Anyone notice pop-up ads on Windows Update? (0)

Anonymous Coward | more than 12 years ago | (#3325298)

The last time I went to Windows Update on my 2k machine (yes, I have one still :( ), two or three pop-up ads came up.

Can anyone else verify that MS is now sporting pop-up ads on WindowsUpdate?

Thanks!

Predators (0)

Anonymous Coward | more than 12 years ago | (#3325306)

Seems there is a general push to make us as cattle-like as possible. Mooo.

Perhaps this is just a natural evelotion in business as they grow. and one needs to be ready to jump ship when their eyes start glowing or something.

My experience (2, Interesting)

Anonymous Codger (96717) | more than 12 years ago | (#3325327)

As soon as I heard that Yahoo had changed all our privacy settings, I changed mine back, turning off the Yahoo Delivers option. Meanwhile, Yahoo announced that POP access would no longer be available after 4/24 unless you sign up for premium services for $30/year. So a few days ago I fired up the old mail client and tried to download the 5 megs of email I have on Yahoo to my local machine. Oops, invalid user name/password. That makes no sense.

I emailed Yahoo, and after a few back and forths, they finally told me that the only way to get POP access (until the 24th when I would have to start paying) is to sign up for Yahoo Delivers! Well, I want my mail, so I paid the blackmail, signed up for Yahoo Delivers Spam, and sure enough, I was then able to log into the POP server.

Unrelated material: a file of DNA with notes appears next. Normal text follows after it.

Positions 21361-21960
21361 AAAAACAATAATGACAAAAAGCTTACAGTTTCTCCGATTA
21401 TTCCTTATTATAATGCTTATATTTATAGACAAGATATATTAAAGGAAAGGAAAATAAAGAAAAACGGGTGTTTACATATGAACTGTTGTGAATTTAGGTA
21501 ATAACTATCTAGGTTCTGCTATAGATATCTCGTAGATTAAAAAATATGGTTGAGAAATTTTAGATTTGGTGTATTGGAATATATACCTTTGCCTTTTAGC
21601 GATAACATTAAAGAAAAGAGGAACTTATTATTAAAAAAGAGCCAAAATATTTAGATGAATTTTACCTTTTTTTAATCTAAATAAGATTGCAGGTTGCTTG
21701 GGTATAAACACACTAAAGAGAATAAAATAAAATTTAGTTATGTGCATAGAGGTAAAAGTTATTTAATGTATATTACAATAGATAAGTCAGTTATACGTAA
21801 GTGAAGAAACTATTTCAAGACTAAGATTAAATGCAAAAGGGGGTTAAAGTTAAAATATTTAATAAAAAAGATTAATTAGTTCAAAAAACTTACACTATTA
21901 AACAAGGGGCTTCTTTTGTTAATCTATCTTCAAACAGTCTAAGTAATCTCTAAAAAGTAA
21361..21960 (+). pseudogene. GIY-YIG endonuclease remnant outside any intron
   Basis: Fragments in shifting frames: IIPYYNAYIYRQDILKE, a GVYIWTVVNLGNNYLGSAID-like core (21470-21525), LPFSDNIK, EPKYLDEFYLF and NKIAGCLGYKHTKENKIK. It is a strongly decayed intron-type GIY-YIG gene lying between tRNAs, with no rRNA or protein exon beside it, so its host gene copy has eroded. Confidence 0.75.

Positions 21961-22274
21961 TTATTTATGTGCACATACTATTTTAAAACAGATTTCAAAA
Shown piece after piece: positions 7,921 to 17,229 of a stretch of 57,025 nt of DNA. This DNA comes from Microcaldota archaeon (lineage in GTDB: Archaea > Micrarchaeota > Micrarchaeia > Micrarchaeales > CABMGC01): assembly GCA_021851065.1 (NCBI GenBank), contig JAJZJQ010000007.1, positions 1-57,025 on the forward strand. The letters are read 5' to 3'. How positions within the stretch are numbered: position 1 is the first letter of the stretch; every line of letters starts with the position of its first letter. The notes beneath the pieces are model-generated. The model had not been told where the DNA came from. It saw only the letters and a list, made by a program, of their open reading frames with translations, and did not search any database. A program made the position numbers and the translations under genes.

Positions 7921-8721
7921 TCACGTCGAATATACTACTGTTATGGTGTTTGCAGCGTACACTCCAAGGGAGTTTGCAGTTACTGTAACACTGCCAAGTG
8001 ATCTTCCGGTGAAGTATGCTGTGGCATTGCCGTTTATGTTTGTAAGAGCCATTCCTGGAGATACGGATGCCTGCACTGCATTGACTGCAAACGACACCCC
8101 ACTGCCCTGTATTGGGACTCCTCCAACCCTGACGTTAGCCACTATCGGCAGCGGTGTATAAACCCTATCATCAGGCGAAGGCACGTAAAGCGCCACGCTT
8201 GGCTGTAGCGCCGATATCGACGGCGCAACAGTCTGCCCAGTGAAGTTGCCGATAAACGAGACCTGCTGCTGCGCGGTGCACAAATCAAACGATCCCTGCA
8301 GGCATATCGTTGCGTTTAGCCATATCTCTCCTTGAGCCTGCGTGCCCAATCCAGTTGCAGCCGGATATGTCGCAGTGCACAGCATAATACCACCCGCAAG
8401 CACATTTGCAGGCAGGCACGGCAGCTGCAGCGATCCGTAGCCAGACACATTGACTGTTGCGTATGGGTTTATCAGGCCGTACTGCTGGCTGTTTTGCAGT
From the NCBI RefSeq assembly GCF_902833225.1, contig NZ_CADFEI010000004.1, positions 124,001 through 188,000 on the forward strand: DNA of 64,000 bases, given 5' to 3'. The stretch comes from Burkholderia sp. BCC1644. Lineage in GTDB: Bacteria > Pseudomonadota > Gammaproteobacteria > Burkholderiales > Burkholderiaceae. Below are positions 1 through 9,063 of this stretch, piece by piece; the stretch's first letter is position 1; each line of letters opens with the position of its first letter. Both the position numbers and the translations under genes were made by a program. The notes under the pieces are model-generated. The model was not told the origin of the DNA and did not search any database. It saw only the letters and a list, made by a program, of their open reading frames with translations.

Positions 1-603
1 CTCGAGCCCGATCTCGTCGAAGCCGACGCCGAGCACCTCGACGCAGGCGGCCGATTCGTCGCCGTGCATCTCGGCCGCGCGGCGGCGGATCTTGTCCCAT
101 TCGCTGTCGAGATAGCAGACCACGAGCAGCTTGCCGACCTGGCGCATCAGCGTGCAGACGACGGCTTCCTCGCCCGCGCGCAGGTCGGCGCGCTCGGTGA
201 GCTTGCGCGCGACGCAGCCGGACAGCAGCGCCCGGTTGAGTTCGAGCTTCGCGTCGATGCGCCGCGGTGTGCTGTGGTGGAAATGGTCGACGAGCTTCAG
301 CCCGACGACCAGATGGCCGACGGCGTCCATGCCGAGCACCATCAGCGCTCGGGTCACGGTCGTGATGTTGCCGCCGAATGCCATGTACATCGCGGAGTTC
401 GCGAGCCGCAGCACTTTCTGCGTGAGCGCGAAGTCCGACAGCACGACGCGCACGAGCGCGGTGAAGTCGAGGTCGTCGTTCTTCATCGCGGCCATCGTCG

I don't fault them for wanting to charge for POP access - they've got to make a buck. But to force me to expose myself to spam in order to gain control over my own email is just not right. This was not part of the deal when I signed up, and is a pretty slimy way to do business.

After I finish downloading, I'll be shopping for a new email provider.

The only way to fight (2)

loraksus (171574) | more than 12 years ago | (#3325342)

I'm not sure how many yahoo people have started to receive phone spam, but even though I am on the oregon no-call, I've received 6 calls asking for the bullshit "name" on my yahoo account. Coincidence? Nah.